Iron Blogging - 'Protected Classes' in Online Systems

This post is a part of the GroupLens Iron Blogging effort, so take that for what you will.

Aaron Halfaker just (like, you know, today) posted some of his thoughts and early work based on a conversation we had about disparate impact in Wikipedia, both in terms of actual effect on individuals, and as a metaphor or framing for how to think about issues of bias and systemic disparity. Go read his thing, he does a good job of introducing the topic, and that’s not my point here.

He says:

Protected Class. In US law, it seems that this term is generally reserved for race, gender, and ability. In the case of Wikipedia, we don’t know these demographics. They could be involved and I think they likely are, but I think that anonymous editors and newcomers should also be considered a protected class in Wikipedia.

There’s some interesting stuff here that I want to try to unpack.

Aaron is right, protected class has a legal definition.1 Laws are the societally defined set of ways we delineate what is acceptable. Societally, we have decided that there are (and ought to be) legal ramifications if there is discrimination (or disparately impactful discriminatory processes), in the United States.

He also argues for expanding the definition of protected class, because the sociotechnical systems that Wikipedia has built (like ORES) put barriers in place for newcomers and anonymous editors to be successful. Wikipedia (or really, people who work on Wikipedia) has a community-defined set of ways to delineate what is acceptable.

In general society, the groups of people we consider members of a protected class are defined in law, based on history and value judgements made at the time (Voting Rights Act, etc.). If, at some point in time, society sought to change these categories, there would be an expectation of accountability to this process, and one would be expected to show strong evidence that any groups being removed wouldn’t be harmed, and that groups being added have received a certain degree of societal harm (i.e. it would be difficult to argue that white men who make $1,000,000 or more ought to be a protected class).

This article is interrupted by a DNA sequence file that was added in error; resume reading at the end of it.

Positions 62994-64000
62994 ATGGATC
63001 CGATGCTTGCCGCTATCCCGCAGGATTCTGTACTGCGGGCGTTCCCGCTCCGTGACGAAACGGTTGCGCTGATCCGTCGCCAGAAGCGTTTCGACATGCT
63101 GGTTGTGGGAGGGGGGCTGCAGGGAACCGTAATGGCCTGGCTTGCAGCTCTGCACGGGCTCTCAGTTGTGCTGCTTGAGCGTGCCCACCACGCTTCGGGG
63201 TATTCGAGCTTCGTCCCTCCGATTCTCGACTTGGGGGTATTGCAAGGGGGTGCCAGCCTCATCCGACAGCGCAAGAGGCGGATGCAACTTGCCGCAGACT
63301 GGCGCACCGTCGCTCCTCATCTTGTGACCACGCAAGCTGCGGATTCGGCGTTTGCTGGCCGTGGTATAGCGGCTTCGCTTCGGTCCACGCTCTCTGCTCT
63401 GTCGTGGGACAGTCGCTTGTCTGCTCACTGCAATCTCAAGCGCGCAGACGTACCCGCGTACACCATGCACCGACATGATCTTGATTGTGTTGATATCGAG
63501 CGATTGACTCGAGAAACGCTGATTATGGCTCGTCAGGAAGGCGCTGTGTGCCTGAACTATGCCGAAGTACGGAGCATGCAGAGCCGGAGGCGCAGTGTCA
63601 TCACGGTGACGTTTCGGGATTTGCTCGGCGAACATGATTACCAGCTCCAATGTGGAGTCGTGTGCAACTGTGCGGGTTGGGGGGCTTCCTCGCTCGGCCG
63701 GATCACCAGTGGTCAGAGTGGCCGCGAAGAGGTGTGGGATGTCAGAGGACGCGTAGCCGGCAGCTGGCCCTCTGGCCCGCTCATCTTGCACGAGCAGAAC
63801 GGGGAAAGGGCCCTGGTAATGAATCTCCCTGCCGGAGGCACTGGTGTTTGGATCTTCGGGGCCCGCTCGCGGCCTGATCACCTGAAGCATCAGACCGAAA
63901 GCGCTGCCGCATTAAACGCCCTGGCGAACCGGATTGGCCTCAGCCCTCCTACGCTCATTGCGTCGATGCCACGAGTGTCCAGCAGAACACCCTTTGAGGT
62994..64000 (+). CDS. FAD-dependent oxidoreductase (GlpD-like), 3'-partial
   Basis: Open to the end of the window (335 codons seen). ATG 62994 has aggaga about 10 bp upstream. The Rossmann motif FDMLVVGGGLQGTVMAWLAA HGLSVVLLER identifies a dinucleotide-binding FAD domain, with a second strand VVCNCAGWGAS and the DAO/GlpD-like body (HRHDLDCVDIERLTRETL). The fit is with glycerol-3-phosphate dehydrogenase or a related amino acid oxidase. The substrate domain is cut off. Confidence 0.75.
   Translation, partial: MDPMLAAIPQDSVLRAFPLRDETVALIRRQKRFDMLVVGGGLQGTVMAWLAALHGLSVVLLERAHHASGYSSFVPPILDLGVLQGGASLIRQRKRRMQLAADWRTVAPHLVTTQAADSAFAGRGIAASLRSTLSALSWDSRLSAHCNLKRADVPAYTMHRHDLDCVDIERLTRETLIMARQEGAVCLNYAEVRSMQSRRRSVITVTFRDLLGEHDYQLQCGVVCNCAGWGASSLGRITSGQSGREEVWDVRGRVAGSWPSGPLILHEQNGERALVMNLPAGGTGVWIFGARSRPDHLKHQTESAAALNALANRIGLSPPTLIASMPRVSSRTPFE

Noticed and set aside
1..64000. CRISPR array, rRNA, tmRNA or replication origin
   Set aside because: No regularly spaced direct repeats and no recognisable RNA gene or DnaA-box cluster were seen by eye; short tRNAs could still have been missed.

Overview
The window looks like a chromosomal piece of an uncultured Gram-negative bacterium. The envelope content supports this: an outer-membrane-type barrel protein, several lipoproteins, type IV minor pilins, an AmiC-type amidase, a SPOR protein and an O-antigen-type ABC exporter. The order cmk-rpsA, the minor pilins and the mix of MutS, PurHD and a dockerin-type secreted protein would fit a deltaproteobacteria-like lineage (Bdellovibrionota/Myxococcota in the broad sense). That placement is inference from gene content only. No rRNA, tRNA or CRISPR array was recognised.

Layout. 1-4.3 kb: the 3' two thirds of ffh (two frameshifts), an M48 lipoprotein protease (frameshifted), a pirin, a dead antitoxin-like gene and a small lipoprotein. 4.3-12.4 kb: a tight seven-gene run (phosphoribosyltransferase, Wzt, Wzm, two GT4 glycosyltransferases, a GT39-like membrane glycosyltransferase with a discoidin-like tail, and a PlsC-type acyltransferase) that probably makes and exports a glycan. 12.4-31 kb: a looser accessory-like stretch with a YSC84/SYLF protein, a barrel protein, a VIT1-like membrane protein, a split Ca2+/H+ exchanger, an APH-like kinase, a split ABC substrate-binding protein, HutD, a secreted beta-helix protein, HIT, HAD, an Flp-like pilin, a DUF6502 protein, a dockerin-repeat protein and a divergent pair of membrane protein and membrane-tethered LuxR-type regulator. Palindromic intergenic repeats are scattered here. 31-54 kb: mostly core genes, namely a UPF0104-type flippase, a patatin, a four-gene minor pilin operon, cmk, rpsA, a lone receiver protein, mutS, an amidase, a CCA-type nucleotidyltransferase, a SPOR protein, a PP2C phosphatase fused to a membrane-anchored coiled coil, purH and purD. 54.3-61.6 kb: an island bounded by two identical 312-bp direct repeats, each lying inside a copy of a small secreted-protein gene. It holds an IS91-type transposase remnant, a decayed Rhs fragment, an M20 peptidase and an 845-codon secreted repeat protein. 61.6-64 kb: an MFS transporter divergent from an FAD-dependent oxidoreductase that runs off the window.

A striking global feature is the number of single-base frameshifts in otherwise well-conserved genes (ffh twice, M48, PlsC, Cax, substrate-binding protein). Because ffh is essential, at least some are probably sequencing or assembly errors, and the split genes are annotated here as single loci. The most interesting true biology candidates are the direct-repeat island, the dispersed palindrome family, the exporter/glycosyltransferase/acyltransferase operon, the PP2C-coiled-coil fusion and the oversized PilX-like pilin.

In Wikipedia, the algorithms and statistics that back them decides who gets treated as a protected class, this is the point Aaron is seeking to address. But what does accountability of this process look like? What is the computationally actionable threshold for adding or removing groups from the models being used? Who decides which groups hit this threshold? How do groups who do feel they’re being disparately impacted voice this concern and build their case? Can this be dynamically, sociotechnically available?

I don’t raise these questions to suggest mistrust towards Aaron nor Wikimedia (the shepherds of ORES right now), quite the opposite. I’m very excited by the work he and they are doing, I think ORES has a strong ability to even out some of the disparities that likely exist. However, I also believe this is only true when ORES is able to dynamically mitigate disparate impact for groups that are being disadvantaged.

I’m super interested in these ideas, and Aaron and I will keep talking about them, but I’d be interested in other’s thoughts as well.

  1. via Wikipedia, which cites law